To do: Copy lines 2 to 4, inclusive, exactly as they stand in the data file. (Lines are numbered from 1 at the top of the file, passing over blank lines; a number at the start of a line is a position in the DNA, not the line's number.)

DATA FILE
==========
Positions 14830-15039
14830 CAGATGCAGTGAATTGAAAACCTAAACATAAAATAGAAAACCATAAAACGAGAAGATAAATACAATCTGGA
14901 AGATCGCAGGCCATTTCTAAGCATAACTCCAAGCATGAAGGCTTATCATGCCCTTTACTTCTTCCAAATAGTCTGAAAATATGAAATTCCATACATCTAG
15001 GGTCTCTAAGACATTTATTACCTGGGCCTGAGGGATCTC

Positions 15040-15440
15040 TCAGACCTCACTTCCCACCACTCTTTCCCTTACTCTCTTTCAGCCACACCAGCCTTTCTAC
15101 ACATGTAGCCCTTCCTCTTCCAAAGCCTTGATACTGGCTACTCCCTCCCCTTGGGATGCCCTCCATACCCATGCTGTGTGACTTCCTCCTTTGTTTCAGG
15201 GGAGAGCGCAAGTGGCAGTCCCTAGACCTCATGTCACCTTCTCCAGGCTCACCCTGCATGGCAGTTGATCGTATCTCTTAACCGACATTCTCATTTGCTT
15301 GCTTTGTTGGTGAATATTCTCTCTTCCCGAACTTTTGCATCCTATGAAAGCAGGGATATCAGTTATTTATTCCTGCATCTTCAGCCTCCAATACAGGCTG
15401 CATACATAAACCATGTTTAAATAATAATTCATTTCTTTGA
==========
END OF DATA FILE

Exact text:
14830 CAGATGCAGTGAATTGAAAACCTAAACATAAAATAGAAAACCATAAAACGAGAAGATAAATACAATCTGGA
14901 AGATCGCAGGCCATTTCTAAGCATAACTCCAAGCATGAAGGCTTATCATGCCCTTTACTTCTTCCAAATAGTCTGAAAATATGAAATTCCATACATCTAG
15001 GGTCTCTAAGACATTTATTACCTGGGCCTGAGGGATCTC